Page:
Pat Killingsworth Pat Killingsworth

Second opinion important at relapse/Cytoxan users face bladder cancer risk

Yesterday I wrote:

“And your doctor won’t always think to suggest using some of the older, less often used options once Revlimid and Velcade no longer work.”

I’ve got to tell you, I have tried to discuss “out there” salvage therapy option with my myeloma specialist and I must tell you–I’m not impressed.

I got the “Let’s not worry about that until we get there.” look.

Listen, I just wanted to follow-up and stress how patients definitely need a second and possibly third or even fourth opinion when that salvage therapy day comes.

One specialist is likely to try an older drug, while another will only look forward to compassionate use programs for newer, experimental drugs.

I think that you need to use both options!

Hopefully you (or I) won’t be in this position anytime soon.  But when we are, we need to look both forward and back to effectively use the Loren Liedl approach to living 14 years.

Moving on, a regular reader forwarded me this warning yesterday:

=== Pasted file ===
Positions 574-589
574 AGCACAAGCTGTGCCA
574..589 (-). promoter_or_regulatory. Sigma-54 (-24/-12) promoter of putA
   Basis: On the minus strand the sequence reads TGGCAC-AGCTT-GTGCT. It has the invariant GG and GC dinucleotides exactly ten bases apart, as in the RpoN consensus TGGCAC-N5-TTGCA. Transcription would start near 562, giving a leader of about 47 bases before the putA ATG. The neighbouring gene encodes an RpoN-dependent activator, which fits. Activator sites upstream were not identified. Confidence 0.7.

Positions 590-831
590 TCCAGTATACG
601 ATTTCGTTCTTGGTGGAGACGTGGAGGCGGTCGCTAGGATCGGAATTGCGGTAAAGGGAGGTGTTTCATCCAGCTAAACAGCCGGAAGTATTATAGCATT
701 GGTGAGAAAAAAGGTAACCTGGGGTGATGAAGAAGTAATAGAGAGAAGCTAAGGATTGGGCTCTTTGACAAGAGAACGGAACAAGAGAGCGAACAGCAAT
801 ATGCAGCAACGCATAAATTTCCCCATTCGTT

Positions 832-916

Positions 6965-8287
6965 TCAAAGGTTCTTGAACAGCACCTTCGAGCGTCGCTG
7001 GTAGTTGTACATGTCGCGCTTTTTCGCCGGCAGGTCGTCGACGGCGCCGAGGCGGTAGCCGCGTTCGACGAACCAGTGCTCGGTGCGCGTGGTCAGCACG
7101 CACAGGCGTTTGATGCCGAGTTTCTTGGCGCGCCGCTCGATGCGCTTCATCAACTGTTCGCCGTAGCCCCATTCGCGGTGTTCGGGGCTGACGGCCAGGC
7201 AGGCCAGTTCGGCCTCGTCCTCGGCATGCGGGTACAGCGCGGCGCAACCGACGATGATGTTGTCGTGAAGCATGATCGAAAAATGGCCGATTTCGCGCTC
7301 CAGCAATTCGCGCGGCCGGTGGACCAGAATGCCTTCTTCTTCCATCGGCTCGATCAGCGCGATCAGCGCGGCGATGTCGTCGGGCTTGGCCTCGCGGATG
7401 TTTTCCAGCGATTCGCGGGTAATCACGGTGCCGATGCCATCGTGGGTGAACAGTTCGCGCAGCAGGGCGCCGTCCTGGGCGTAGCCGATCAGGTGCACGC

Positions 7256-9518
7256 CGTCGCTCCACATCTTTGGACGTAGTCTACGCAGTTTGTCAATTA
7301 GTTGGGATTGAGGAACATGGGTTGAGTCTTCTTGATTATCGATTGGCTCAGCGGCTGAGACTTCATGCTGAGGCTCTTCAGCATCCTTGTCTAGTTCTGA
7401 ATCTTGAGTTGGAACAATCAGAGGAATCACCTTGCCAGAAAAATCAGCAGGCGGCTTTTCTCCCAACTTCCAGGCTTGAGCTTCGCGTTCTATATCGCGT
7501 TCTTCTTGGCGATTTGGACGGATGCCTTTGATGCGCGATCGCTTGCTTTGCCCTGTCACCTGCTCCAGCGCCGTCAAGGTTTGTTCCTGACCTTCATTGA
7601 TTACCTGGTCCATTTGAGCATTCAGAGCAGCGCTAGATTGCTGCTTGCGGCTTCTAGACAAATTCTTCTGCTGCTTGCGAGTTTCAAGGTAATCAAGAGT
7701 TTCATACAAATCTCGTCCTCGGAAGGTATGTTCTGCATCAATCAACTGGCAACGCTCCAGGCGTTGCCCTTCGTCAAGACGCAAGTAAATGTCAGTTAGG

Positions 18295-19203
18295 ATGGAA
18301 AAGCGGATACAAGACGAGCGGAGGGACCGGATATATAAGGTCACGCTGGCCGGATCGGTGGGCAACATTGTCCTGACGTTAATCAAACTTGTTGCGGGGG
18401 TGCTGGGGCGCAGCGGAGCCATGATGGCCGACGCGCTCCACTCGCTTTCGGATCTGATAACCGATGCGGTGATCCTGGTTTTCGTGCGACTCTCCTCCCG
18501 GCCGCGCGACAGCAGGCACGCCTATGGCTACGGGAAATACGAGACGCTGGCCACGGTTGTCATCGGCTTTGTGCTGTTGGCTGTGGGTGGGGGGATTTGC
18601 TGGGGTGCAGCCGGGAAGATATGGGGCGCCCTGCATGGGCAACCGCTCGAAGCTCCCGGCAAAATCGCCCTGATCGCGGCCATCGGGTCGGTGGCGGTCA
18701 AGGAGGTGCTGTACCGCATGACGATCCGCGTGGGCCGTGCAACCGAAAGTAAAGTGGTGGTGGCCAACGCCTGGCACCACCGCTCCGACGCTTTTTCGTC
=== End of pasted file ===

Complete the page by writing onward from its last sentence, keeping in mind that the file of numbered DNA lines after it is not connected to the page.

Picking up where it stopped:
Hey Pat,

I’m glad to hear that you’re doing better and will be able to go home today.  Thank goodness Patti was watching over you and made sure that you got to the doctor.

I have information on a secondary cancer risk that I want to share.  When I was diagnosed I was put on the CyBorD (cytoxan, Velcade, dex) regime as induction chemo.  After 6 months of chemo (November 2010 – April 2011) I was in remission and have remained fairly stable since then without a transplant and with a maintenance regime of very low dosage (5 mg) Revlimid.  Last week a routine urine analysis turned up some blood in my urine, and I am now going to be tested for bladder cancer.  At first I thought this was an overreaction, but a little bit of research revealed that cytoxan poses a very real risk for bladder problems including cancer.  More digging revealed that another drug (Mesna) can be taken along with the cytoxan to reduce potential effects on the bladder.  I haven’t had a chance to talk to my doctor yet so don’t know why Mesna was not prescribed in my case.  However, I thought you might be able to work this very real secondary cancer risk into one of your blogs, alerting fellow patients to the risks from cytoxan and the potential benefit to be gained from Mesna.

 I hope you continue to feel better as the day goes on- Holt

Thanks, Holt! Just what we don’t need–another secondary cancer risk to worry about!

Please keep us updated.  Anyone reading have experience with any of this?

Feel good and keep smiling!  Pat